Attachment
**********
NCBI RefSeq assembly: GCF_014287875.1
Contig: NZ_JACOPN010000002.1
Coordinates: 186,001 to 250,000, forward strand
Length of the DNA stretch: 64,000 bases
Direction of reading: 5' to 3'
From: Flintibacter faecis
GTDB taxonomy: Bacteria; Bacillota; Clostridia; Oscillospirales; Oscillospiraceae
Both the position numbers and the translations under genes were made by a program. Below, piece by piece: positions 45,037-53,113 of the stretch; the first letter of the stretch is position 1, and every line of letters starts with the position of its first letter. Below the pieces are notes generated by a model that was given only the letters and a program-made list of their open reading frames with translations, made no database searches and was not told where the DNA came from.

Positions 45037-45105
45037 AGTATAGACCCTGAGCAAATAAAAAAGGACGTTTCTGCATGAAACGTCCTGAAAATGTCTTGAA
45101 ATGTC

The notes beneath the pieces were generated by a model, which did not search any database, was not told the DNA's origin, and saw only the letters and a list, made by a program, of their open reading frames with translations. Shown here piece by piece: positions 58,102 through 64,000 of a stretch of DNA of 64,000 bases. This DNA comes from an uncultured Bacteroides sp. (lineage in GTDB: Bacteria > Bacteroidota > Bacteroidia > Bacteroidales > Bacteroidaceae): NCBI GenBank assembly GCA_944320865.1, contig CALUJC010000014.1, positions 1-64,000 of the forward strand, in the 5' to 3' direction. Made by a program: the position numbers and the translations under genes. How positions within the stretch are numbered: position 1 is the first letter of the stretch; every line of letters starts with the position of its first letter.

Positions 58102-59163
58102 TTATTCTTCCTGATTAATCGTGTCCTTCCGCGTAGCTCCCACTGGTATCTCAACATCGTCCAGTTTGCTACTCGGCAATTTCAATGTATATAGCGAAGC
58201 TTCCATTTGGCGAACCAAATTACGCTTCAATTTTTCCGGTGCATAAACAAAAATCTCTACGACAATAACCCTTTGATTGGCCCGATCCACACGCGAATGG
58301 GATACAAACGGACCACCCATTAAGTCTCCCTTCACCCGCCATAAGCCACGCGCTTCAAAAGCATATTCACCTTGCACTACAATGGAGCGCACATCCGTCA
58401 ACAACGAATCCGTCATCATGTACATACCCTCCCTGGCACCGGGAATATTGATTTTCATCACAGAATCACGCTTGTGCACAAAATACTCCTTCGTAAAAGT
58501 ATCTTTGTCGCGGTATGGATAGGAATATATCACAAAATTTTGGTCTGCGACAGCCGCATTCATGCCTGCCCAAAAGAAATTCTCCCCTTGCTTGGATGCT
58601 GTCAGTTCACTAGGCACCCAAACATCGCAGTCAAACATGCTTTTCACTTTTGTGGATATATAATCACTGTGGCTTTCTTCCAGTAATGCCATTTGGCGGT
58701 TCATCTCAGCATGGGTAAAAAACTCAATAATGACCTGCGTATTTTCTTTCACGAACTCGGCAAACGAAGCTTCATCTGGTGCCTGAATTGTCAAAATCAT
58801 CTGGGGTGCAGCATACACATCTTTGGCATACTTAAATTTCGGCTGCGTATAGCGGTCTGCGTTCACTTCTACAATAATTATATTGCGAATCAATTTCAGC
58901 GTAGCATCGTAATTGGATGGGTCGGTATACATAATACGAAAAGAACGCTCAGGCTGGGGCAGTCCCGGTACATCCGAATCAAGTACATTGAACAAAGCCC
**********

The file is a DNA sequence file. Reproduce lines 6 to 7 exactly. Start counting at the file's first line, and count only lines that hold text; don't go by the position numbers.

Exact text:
From: Flintibacter faecis
GTDB taxonomy: Bacteria; Bacillota; Clostridia; Oscillospirales; Oscillospiraceae